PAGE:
recalculating a corrected measured signal from said windowed signal series using information about a frequency-dependency of said system.
13. An apparatus for executing a method for correcting a measured signal, said apparatus comprising:
a sampling device for sampling said measured signal to yield a sampled signal sequence;
a signal multiplication unit for reproducing said sampled signal sequence to yield a plurality of copies of said sampled signal sequence, and appending said plurality of copies to one another to yield a signal series;
a device for performing windowing functions for windowing the signal series with a window function to yield a windowed signal series; and
a recalculation unit for recalculating a corrected measured signal from said windowed signal series using information about a frequency-dependency of said system.
14. An apparatus for correcting a measured signal transmitted through a system comprising:
means for sampling said measured signal to yield a sampled signal sequence;
means for reproducing said sampled signal sequence to yield a plurality of copies of said sampled signal sequence;
means for appending said plurality of copies to one another to yield a signal series;
means for windowing said signal series with a window function to yield a windowed signal series; and
means for recalculating a corrected measured signal from said windowed signal series using information about a frequency-dependency of said system.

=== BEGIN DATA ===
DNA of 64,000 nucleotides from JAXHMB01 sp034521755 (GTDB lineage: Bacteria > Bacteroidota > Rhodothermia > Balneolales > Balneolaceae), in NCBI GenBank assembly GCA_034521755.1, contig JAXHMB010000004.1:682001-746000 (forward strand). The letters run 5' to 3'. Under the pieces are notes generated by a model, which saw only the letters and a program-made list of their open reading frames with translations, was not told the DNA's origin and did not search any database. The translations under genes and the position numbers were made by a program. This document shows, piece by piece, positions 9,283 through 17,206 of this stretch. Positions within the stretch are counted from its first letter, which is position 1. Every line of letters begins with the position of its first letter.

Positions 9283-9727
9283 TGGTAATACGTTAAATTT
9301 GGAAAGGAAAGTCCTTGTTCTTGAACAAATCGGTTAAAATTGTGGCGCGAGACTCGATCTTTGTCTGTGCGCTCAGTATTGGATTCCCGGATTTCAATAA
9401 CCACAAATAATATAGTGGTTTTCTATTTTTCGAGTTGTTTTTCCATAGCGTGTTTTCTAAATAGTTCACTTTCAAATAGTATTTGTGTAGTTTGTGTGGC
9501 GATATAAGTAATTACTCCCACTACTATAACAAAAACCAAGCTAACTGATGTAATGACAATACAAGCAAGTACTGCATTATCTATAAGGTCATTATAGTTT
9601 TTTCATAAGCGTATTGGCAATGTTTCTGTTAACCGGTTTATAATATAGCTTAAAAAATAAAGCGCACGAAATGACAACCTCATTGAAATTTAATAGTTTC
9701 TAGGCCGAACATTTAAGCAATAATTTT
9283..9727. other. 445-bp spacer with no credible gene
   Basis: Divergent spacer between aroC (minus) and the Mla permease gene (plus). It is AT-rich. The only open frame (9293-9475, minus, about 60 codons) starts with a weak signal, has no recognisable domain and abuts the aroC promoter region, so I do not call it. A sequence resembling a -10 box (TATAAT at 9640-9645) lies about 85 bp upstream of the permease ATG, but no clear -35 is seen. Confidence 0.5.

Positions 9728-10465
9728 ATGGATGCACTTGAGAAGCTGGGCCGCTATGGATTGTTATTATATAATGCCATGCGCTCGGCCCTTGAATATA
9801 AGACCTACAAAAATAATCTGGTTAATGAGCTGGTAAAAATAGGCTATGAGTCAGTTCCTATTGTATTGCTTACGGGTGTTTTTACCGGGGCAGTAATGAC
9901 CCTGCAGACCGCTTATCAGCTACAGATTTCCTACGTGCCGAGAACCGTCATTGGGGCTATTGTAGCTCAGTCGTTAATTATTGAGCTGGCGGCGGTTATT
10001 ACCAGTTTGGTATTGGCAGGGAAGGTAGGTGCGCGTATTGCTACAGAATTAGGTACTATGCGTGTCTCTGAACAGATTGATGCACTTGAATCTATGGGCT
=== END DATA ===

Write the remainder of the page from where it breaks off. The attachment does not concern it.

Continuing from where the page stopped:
15. The apparatus of claim 14, wherein said measured signal is a high speed digital pulse.
Description
BACKGROUND OF THE INVENTION

The present invention relates to correcting a measured signal transmitted through a system.

Effective and accurate measuring of high-speed pulses requires careful design of the measuring setups and methods. Increased measurement accuracy of signals with increasing frequencies together with a high degree of automatization is getting more and more difficult to achieve. While reaching ranges of above 1 GHz, signal distortion resulting from each connection, cables, switches or other elements in the transmission path is influencing the pulse performances significantly, for example with respect to pulse rise and/or fall time, ringing, droop, overshoot, or the like. Such kind of distortion is generally tried to be minimized by using (usually more expensive) high-speed cables, high-frequency connectors, switches, etc. and/or by optimizing the measurement set-up to minimize signal connection lengths. Moreover, a certain trade off between measurement accuracy and the degree of measurement automatization is often required.